Same-sex marriage is back as an election-year issue, thanks to its court-ordered legalization in California, and the issue could help Republican presidential candidate John McCain.
The potential boost comes from social conservatives, who have been lukewarm about the Arizona senator but might become energized by the issue and turn out to vote. They're more likely to vote for McCain than Barack Obama, his Democratic opponent.
“It probably helps McCain,” independent pollster Brad Coker said. “It probably increases the chances he'll get some additional conservative votes out of it.”
Yet it's not as solid a boost as it was for President Bush in 2004, when more Americans opposed gay marriage, and social conservatives surged to polling places to approve constitutional amendments banning it in 13 states, including such pivotal presidential election battlegrounds as Missouri and Ohio.
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“This year is very different than 2004,” said Joe Solmonese, president of the Human Rights Campaign, the nation's largest advocacy group for gays, lesbians and transgenders.
He said other issues – such as Iraq, the economy and rising gasoline and food prices – had pushed marriage down on the national priority list. And Americans have grown somewhat more tolerant of same-sex marriage, he said.
Indeed, a recent survey by the nonpartisan Pew Research Center found that the country still opposes gay marriage, but not by as much. The poll found 38 percent supporting gay marriage, up from 32 percent in 2004; and 49 percent opposing it, down from 56 percent in 2004.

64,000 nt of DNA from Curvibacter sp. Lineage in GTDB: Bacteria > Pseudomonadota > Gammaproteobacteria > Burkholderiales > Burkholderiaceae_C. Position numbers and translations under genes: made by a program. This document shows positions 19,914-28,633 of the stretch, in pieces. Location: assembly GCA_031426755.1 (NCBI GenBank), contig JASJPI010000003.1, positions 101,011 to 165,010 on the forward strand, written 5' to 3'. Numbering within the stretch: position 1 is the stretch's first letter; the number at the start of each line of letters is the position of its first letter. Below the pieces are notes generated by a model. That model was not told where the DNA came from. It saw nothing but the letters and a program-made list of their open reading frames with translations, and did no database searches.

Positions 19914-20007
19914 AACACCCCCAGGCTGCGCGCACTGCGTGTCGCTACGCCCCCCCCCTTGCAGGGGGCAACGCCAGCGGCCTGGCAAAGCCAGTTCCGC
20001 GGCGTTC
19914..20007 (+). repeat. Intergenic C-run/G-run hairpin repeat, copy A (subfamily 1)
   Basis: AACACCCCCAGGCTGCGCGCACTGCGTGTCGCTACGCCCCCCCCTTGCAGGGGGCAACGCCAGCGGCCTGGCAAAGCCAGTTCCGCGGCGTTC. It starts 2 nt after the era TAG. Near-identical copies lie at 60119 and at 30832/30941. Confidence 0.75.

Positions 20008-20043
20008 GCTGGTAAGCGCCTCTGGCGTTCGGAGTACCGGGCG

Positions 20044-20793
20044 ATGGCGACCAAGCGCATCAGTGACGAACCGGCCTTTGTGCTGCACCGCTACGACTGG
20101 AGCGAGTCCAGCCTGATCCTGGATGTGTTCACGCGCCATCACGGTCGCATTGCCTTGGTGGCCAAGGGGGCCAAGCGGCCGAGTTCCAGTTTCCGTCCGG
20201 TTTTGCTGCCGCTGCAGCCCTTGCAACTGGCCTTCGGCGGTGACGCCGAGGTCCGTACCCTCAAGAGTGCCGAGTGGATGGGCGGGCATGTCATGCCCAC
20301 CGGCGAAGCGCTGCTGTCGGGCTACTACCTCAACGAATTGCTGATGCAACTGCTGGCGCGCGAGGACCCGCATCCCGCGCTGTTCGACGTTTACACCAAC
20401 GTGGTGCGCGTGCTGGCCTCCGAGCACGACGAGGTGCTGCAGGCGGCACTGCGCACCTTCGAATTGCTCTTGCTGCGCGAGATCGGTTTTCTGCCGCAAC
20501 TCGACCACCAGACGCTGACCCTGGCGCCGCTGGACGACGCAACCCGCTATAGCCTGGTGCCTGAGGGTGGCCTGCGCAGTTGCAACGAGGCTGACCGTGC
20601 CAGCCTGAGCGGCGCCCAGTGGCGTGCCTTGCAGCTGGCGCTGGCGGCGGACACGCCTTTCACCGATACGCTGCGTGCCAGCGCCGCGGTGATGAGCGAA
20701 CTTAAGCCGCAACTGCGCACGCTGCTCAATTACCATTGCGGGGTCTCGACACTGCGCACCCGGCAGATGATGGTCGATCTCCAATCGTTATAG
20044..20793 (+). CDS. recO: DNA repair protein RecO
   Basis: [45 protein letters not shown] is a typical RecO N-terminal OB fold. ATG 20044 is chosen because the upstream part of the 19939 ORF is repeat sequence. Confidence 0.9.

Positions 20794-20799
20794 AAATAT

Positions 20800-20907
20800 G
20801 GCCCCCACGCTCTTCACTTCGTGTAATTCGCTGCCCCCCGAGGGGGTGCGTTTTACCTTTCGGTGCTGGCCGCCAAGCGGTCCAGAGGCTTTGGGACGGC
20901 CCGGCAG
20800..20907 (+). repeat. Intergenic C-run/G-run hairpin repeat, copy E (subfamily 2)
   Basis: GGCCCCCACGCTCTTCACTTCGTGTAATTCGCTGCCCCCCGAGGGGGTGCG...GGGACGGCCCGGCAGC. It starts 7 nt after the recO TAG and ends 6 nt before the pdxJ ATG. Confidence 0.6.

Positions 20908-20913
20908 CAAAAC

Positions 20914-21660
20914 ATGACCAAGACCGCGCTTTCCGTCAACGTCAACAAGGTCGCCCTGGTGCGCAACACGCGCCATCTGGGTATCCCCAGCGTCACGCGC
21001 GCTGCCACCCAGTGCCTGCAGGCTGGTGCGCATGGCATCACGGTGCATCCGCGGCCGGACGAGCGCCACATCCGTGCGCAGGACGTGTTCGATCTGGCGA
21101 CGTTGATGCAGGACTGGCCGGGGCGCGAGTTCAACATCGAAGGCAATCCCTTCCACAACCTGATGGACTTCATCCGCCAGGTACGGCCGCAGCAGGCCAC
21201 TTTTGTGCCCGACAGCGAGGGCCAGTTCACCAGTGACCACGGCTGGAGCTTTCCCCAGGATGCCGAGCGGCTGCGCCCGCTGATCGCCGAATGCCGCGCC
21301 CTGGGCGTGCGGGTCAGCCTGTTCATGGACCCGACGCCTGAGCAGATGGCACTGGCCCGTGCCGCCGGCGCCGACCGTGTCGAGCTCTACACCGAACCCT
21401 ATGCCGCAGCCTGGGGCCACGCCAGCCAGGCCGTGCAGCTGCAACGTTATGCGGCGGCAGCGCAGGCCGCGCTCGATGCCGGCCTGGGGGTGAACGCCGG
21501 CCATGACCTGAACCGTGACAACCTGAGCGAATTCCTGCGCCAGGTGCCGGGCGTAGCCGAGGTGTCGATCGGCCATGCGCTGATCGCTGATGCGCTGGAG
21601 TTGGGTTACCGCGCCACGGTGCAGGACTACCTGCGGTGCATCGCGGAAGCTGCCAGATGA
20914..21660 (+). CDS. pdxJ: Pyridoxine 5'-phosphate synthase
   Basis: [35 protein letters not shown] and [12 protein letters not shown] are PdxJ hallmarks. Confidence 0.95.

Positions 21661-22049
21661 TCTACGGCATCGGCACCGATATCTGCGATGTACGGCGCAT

The poll also found that the ranks of Americans who call the issue “very important” to their votes decreased slightly, from 32 percent in 2004 to 28percent today.
Another mitigating factor is that gay marriage is largely seen as a settled issue in the majority of states; 26 now have constitutional amendments banning it. “If it's already passed, it's a non-issue,” Coker said.
Ferrel Guillory, the director of the UNC Chapel Hill's Program on Southern Politics, Media and Public Life, noted that McCain lost roughly one out of four primary votes in North Carolina even after clinching the Republican nomination, calling it a sign that the senator needs to shore up his base.
North Carolina is one of 18 states that have laws banning gay marriage but not constitutional amendments.
“If we had another flurry of referenda in the states, it would help Republicans,” Guillory said.